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Sunday, September 02, 2018

Why Educators Must Teach Discussion

Hi, y'all,

Much better now. I slept upstairs last night for the first time since my bicycle accident. My sleep app, Sleep App, tells me that last night was the first really good night's sleep I've had in over a week, since I installed the pesky (but useful) thing. On the mend.

I actually "slept in" until nearly 7 a.m. this morning, a rarity for me. Once I carefully negotiated the stairs to the living room, I logged into my computer and of course went straight to Facebook, where I visited the ISTE Virtual Environments Network page (subscribe for updates on all things 3D and VR). That led me to our diva Mary Howard's post on medium.com, here:


which I find absolutely fascinating and motivating. Good job, Mary Mary! Somehow, and I am unable to retrace my steps, though I believe it was a recommendation on a sidebar at medium.com, I hit upon Howard Rheingold's fantastic article about student discussion, explicitly hosting them on discussion forums (remember them?) rather than on social media platforms, aka Facebook. Fascinating. Read it. Let it guide you to move into this arena for building students' thinking and communication skills.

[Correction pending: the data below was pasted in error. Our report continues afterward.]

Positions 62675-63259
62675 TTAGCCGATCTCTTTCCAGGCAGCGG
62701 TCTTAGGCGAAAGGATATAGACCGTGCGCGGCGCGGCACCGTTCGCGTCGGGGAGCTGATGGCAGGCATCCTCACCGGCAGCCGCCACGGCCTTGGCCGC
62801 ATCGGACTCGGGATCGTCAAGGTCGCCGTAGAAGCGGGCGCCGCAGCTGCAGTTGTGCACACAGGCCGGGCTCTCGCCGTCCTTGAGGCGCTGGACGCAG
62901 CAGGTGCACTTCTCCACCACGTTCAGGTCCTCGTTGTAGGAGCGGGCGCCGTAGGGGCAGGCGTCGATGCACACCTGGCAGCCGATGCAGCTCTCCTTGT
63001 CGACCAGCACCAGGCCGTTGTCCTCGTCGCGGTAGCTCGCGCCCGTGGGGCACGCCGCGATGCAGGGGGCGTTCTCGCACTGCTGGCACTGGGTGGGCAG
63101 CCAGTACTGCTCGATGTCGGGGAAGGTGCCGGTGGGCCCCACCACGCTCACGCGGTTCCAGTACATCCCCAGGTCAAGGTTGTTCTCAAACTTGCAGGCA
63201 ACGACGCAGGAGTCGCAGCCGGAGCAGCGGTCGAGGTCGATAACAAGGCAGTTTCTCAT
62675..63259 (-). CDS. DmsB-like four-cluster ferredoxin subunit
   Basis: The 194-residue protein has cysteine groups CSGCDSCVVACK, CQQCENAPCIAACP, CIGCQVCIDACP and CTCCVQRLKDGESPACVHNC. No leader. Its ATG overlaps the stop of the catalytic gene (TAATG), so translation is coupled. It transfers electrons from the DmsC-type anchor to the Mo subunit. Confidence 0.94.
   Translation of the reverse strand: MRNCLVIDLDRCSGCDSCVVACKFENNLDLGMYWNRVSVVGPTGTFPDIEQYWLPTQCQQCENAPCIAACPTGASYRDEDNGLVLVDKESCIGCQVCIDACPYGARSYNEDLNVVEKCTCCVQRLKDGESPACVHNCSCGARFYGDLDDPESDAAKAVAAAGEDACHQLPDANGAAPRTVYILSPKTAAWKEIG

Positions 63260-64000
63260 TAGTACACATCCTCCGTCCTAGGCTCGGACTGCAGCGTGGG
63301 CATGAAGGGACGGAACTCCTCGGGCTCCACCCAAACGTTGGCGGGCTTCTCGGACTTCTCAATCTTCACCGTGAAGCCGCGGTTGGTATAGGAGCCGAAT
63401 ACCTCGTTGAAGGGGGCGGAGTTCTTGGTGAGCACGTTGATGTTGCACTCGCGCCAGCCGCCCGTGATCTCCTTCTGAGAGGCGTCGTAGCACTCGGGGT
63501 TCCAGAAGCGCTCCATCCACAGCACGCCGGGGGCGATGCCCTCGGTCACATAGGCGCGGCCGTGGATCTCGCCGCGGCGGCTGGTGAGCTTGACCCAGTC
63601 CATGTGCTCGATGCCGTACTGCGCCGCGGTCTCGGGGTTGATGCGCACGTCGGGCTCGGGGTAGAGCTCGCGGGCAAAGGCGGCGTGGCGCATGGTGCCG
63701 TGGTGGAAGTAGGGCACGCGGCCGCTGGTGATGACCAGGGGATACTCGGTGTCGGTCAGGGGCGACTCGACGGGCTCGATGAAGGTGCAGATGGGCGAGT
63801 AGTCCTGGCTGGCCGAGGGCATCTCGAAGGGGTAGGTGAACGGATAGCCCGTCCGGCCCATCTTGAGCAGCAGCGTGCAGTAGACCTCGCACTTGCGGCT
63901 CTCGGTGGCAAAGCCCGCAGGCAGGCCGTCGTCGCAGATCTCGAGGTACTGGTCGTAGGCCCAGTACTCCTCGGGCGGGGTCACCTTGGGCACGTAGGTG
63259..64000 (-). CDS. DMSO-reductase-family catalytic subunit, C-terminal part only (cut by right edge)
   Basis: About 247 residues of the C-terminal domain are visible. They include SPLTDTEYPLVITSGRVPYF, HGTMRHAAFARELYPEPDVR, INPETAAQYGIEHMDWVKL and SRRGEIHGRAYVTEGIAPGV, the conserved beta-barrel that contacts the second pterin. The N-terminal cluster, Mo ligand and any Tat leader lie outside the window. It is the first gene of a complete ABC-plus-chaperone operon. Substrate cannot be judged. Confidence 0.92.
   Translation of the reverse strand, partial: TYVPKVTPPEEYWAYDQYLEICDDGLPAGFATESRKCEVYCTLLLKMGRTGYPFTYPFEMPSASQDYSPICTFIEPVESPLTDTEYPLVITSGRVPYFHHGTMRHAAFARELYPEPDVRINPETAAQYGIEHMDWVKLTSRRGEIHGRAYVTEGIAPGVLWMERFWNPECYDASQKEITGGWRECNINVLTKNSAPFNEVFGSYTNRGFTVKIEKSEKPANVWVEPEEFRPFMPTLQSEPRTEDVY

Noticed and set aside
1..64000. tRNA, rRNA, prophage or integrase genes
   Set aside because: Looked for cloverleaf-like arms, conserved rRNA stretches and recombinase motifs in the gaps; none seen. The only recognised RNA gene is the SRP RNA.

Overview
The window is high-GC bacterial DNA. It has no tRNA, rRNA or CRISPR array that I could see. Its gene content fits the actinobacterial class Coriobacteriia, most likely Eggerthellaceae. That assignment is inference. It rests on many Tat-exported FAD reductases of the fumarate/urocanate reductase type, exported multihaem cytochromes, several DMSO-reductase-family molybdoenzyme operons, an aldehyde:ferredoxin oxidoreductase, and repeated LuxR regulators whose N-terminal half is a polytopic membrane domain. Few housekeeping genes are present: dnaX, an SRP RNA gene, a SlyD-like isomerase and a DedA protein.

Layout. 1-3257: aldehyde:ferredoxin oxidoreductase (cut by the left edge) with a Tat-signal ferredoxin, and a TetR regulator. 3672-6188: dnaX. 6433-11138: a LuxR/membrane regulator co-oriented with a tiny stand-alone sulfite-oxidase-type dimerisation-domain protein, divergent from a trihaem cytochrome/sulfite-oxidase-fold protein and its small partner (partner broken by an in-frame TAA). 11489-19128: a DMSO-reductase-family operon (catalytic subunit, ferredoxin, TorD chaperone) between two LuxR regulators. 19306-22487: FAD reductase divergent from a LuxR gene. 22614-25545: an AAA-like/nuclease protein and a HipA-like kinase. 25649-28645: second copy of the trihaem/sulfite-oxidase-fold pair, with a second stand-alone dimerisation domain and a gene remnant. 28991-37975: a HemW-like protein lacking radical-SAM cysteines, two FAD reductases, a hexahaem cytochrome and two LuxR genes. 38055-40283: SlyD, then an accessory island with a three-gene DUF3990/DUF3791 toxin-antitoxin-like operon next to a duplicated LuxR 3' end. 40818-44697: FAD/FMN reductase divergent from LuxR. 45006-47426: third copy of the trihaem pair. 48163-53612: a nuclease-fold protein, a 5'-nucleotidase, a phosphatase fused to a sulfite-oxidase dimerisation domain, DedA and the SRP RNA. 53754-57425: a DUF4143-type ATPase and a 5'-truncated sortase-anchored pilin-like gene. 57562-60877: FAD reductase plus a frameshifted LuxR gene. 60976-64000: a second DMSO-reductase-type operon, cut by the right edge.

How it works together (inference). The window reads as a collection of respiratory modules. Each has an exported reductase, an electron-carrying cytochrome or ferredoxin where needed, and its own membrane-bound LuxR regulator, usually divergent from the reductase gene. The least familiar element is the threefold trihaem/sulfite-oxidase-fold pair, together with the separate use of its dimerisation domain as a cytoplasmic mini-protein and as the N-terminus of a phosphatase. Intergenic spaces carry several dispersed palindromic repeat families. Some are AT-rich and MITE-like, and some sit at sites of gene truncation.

Do you find yourself motivated to move toward this in your classrooms? Then go all the way with your time right now. Set aside a half hour or so to read the whole 21 page Edward Gallagher article Rheingold references at the end of his short piece, Teaching Students to Talk to Each Other: Improving the Discussion Board. I PROMISE your time will be well spent. Gallagher's metaphors and instructional design are completely, ineluctably, inspirational and practical! Do it. Do it now!


Living Proof, 1983

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